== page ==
IssueInstant=”#nowDateTime#”
        Issuer=”#issuer#” MajorVersion=”1″
        MinorVersion=”1″>
        <saml:Conditions NotBefore=”#nowDateTime#”
            NotOnOrAfter=”#nowDateTimePlus1#”>
            <saml:AudienceRestrictionCondition>
                <saml:Audience>
                  http://intranet/IdP
                </saml:Audience>
            </saml:AudienceRestrictionCondition>
        </saml:Conditions>
        <saml:AuthenticationStatement 
           AuthenticationInstant=”2007-11-04T13:52:42Z”>
           <saml:Subject>
             <saml:NameIdentifier>#ssouser.id#
             </saml:NameIdentifier>
           </saml:Subject>
        </saml:AuthenticationStatement>
        <saml:AttributeStatement>
         <saml:Attribute AttributeName=”emailaddress”>
         <saml:AttributeValue>#ssouser.email#
         </saml:AttributeValue> 
         </saml:Attribute>
         <saml:Attribute AttributeName=”givenname”>
         <saml:AttributeValue>
             #ssouser.givenname#
           </saml:AttributeValue>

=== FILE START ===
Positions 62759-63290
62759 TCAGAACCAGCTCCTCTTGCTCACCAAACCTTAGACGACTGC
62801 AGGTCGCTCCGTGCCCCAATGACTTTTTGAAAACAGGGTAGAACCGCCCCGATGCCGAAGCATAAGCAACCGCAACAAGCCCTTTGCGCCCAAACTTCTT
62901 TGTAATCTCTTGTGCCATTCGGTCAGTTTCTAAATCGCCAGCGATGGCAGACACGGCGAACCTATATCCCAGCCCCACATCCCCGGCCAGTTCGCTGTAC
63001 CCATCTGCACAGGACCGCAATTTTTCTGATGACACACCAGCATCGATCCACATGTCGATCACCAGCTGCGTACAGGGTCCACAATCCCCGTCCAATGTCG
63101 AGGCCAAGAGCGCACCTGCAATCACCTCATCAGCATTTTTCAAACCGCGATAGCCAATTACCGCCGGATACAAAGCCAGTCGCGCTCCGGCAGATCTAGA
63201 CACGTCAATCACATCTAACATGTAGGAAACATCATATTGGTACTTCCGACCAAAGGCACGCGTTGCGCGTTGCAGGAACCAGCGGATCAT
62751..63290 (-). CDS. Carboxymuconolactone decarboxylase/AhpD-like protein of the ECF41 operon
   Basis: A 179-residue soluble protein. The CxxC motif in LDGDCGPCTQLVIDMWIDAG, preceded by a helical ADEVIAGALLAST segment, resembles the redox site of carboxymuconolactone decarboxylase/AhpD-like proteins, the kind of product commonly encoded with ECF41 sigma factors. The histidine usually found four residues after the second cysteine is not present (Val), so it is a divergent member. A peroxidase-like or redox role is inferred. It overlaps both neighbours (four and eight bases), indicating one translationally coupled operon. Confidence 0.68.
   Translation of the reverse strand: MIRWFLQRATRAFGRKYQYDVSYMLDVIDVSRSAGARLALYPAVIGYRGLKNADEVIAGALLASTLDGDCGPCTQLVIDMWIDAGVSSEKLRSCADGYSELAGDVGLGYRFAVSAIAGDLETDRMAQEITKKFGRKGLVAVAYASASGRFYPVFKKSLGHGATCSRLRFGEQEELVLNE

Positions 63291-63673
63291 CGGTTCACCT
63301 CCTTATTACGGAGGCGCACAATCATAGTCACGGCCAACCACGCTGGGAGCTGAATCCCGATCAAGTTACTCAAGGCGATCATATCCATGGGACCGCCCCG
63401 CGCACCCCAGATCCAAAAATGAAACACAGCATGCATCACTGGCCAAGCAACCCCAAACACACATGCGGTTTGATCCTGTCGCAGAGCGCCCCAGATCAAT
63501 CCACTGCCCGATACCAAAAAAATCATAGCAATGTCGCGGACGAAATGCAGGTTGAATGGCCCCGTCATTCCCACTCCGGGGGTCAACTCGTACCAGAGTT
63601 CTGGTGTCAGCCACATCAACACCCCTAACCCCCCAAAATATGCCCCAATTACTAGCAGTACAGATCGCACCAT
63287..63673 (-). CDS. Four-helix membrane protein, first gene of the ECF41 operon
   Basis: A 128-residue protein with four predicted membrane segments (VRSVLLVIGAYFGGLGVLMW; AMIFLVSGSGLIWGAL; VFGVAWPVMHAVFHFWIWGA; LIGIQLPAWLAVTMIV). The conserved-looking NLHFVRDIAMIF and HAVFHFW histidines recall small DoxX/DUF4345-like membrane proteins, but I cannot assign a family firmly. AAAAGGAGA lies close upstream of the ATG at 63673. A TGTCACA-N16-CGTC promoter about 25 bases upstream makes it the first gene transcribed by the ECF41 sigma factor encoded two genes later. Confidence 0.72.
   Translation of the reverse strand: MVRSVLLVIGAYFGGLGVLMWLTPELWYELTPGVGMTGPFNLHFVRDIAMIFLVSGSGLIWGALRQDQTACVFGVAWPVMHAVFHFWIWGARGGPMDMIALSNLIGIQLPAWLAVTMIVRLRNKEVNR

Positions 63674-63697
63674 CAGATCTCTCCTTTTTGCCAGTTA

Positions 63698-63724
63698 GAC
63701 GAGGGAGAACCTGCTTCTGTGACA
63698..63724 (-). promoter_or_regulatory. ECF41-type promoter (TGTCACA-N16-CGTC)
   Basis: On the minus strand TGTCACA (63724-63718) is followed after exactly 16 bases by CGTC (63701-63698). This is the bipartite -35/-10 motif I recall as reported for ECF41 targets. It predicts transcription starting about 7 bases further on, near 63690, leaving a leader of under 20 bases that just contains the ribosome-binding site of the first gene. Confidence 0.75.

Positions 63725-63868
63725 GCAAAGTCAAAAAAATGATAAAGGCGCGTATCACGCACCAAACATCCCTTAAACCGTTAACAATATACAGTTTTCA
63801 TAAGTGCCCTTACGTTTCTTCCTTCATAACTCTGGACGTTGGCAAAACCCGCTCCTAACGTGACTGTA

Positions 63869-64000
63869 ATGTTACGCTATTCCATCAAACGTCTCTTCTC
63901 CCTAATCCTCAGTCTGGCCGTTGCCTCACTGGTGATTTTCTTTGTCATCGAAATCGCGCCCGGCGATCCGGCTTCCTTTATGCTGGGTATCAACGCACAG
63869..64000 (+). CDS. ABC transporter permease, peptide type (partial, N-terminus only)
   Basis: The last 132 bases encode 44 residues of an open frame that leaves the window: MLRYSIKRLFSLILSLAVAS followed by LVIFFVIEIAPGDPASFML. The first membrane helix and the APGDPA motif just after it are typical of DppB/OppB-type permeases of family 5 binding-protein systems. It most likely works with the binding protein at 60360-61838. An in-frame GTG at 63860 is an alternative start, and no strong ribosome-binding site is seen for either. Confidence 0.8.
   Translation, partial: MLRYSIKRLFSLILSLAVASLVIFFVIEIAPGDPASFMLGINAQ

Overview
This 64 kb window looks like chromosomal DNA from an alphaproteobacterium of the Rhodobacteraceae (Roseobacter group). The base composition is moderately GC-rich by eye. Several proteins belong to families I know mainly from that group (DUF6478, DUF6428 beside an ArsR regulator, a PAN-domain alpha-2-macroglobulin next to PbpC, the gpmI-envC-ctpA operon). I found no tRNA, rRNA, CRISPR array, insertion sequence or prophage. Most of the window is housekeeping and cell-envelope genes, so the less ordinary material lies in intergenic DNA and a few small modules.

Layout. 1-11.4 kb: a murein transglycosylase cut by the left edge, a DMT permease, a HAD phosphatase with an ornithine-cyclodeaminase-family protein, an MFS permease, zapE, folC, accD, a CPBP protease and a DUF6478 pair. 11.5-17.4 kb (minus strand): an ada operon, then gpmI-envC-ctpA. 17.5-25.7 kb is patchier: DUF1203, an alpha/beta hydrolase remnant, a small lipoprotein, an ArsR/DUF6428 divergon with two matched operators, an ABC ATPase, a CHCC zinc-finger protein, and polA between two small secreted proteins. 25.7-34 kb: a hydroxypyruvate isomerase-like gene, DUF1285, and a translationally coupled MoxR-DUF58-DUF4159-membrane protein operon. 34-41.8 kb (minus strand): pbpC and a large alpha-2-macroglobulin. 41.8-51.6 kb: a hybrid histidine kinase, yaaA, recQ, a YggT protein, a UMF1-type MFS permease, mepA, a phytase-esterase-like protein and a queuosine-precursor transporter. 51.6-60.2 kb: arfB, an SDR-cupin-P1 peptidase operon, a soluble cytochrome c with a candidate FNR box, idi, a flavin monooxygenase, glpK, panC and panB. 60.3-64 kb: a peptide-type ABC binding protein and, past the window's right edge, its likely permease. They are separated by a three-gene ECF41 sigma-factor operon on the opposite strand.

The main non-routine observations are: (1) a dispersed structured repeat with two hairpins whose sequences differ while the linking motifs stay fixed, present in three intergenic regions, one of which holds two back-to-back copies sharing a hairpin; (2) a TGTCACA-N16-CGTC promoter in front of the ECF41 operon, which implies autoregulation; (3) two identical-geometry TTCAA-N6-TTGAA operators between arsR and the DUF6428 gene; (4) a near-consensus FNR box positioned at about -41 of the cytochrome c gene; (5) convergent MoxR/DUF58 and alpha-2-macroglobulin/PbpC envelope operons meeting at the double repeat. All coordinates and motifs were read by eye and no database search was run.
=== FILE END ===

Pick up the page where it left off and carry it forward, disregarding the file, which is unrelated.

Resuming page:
</saml:Attribute>
         <saml:Attribute AttributeName=”surname”>  
         <saml:AttributeValue>
         #ssouser.surname#
         </saml:AttributeValue> 
         </saml:Attribute>
        </saml:AttributeStatement>
    </saml:Assertion>
</samlp:Response>
</cfxml>
</cfoutput>

The above uses an authentication statement for the users identity and attribute statements for additional attributes e.g. users full name, email address etc. The standard doesn’t define which attributes are used. It allows namespace attributes to be used, allowing complete flexibility.

To add a signature element, we use the XMLSecurity library. The ColdFusion variables need coaxing to extract the right java objects. The last line does the actual insertion of a signature element into the SAML.

<cfscript>
samlAssertionElement = 
  samlAssertionXML.getDocumentElement();
samlAssertionDocument =
  samlAssertionElement.GetOwnerDocument();
samlAssertion = samlAssertionDocument
  .getFirstChild();
SignatureSpecNS = CreateObject(“Java”,
  “org.apache.xml.security.utils.Constants”)
  .SigSpecNS;
Init = CreateObject(“Java”, 
   “org.apache.xml.security.Init”).Init().init();
XMLSignatureClass = CreateObject(“Java”, 
   “org.apache.xml.security.signature.XMLSignature”);
sigType =
   XMLSignatureClass.ALGO_ID_SIGNATURE_RSA_SHA1;
signature = XMLSignatureClass
   .init(samlAssertionDocument, 
    javacast(“string”,”"), sigType); 
samlAssertionElement
  .insertBefore(signature 
  .getElement(),samlAssertion.getFirstChild());

</cfscript>

Note that the signature is inside the the XML that we are signing; this is known as an enveloped signature. The following is needed by the XMLSecurity library to define that we will be using an enveloped signature.

TransformsClass = CreateObject(“Java”,